6 Best Social Security Money Lessons Gen Z and Millennials Should Learn Before Retirement

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As Gen Z and millennials approach the age where retirement planning becomes more essential, it’s important to start thinking about how Social Security factors into your plans.

Even though many people think of Social Security as a complex topic or a source of income that may not be available, taking the time to understand how these payments work can lead to much greater savings.

In this article, we’ll discuss six Social Security money lessons Gen Z and millennials should learn before retirement.

There’s a Cap on How Much You Can Earn

Social Security benefits are calculated based on two things: how much you earned and contributed to Social Security during your 35 highest-earning years and how old you are when you begin receiving your benefits.

On average, if you’re taking out Social Security retirement benefits, it could cover about 40% of your pre-retirement salary.

But there’s a cap on how much you can receive. In 2023, the highest monthly Social Security benefits an individual can receive are $2,572 per month if you are retiring — and claiming benefits — at 62 years old. If you’re retiring at age 65, the cap is $3,279, $3,808 per month if you are retiring at 67, and $4,555 per month if you’re retiring at 70.

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To qualify for these maximum Social Security retirement benefits, you must earn the maximum taxable wage per year — currently $160,200 — for at least 35 years.

You’ll Receive More Money If You Wait To Collect Social Security

You can start receiving Social Security benefits as early as age 62, but there is an advantage to waiting longer. The longer you wait to start receiving Social Security, the larger your monthly benefit will be — up to a point.

If you start receiving Social Security retirement benefits at full retirement age — 67 if you were born after 1960 — you can receive 100% of your monthly retirement benefit. However, if you take Social Security benefits at age 62,  you will lose 30% of your full Social Security benefits. If you file at 64, you will only lose 20% of the full benefits. This continues until age 67.

Additionally, if you wait until 68, you will receive 108% of your Social Security benefits. This increases by 8% each year until the age of 70.

You Can Find Out Your Estimated Monthly Payments Now

Even if you are not close to retirement age, you can find your estimated monthly Social Security benefits now. If you go to the SSA website, you can estimate future benefits by providing your information. This information can help you project how much money you will have at retirement from Social Security, so you can plan accordingly.

Future Benefits May Change

Social Security is constantly changing, from how benefits are determined to retirement age. Today’s Social Security will probably be different from the Social Security in 20 or 30 years. While we can’t predict what Social Security will look like in the future, we can prepare as best as we can based on the current situation.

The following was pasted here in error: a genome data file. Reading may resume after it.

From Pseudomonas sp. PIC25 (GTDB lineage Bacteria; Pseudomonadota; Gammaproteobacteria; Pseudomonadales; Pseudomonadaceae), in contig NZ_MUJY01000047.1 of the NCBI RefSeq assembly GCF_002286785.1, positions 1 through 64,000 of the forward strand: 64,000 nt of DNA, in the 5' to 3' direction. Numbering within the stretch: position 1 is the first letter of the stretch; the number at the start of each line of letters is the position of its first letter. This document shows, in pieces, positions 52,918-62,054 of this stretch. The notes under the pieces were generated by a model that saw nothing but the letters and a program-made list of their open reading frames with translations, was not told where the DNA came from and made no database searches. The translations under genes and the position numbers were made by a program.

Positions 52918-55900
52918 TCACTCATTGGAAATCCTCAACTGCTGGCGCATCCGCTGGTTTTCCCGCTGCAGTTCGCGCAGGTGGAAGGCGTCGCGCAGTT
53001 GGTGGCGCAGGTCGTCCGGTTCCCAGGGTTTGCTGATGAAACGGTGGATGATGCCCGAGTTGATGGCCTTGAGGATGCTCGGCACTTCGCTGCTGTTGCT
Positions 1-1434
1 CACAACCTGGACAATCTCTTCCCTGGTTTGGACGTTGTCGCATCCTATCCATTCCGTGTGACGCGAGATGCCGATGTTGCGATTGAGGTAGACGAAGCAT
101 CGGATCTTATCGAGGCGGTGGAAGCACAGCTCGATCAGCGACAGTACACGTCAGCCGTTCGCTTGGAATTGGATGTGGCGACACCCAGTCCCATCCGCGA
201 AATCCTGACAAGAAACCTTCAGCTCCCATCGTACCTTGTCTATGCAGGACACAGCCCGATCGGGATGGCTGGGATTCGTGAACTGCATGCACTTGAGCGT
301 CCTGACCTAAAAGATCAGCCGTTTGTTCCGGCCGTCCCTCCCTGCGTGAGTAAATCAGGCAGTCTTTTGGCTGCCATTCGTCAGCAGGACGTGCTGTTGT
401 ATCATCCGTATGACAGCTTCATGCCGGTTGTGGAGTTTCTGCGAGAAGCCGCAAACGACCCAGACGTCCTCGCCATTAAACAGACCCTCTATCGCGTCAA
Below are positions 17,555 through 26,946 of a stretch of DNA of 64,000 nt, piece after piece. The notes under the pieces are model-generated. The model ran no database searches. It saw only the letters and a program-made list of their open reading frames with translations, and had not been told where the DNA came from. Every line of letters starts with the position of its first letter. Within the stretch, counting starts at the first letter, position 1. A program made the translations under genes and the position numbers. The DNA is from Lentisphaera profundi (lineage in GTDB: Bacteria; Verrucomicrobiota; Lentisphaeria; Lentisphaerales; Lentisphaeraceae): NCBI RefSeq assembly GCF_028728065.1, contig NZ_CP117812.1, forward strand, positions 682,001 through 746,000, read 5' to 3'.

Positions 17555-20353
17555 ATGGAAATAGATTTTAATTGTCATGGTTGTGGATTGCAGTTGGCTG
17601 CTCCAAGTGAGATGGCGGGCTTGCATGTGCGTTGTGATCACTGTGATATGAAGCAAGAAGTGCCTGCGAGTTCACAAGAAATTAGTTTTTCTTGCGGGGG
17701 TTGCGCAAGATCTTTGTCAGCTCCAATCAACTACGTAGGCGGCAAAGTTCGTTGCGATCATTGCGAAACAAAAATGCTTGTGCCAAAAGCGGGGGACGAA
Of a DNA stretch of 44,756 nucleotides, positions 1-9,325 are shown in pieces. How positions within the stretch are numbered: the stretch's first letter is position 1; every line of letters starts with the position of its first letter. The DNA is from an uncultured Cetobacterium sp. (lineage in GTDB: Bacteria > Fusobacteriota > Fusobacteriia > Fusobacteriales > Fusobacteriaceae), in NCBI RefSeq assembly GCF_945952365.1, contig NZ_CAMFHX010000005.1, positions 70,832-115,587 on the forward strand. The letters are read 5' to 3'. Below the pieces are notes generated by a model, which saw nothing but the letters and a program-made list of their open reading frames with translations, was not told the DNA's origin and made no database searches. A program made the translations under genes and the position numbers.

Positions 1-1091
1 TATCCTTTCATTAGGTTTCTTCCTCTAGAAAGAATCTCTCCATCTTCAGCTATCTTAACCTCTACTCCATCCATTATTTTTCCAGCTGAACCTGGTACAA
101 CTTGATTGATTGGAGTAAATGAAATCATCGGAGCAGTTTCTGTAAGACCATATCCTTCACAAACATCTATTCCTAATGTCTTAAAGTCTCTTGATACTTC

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“Many young investors don’t think about Social Security, and some think the entire system will implode by the time they reach retirement,” said Joe Allaria, partner at CarsonAllaria Wealth Management and founder of The Retirement Power Hour Podcast. “While it’s likely for Gen Z and millennials to receive some benefit from Social Security, it may be less, relatively speaking, than our parents and grandparents’ generation.”

Benefits Probably Won’t Go Away

Despite all the talk about Social Security running out of money in the future, it’s unlikely to go away. Social Security is mostly funded by payroll taxes, which won’t disappear. So when you retire, the taxpayers still working will fund your Social Security benefits.

However, it’s also important to have other sources of retirement income available to supplement Social Security. Make sure you’re contributing to other retirement accounts, like 401(k)s, IRAs and Roth IRAs, to ensure you have enough money to live comfortably during retirement.

“You need to put yourself in control of your destiny by investing enough into growth-oriented retirement accounts during your working years and constantly work to increase the amount you are investing,” said Allaria. “This will put less reliance on Social Security and protect you from any unforeseen events that could negatively impact Social Security’s future.”

You Will Likely Have To Pay Taxes on Your Social Security Benefits

Social Security benefits are taxable based on your combined income. The combined income includes adjusted gross income — including earnings, investment income and retirement plan withdrawals — tax-exempt interest — including municipal bonds — and half of your Social Security benefit. No beneficiary is taxed on more than 85% of their benefits.

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Most Social Security recipients earn more than the minimum threshold for paying taxes on their benefits. Therefore, it is important to consider taxes when thinking about your future Social Security benefits.

The Bottom Line

Even though millennials and Gen Z are far from retirement age, they should start thinking about Social Security and their retirement. Although Social Security is not likely to be going away anytime soon, it won’t fully support you in retirement. It is important to have other sources of income ready.

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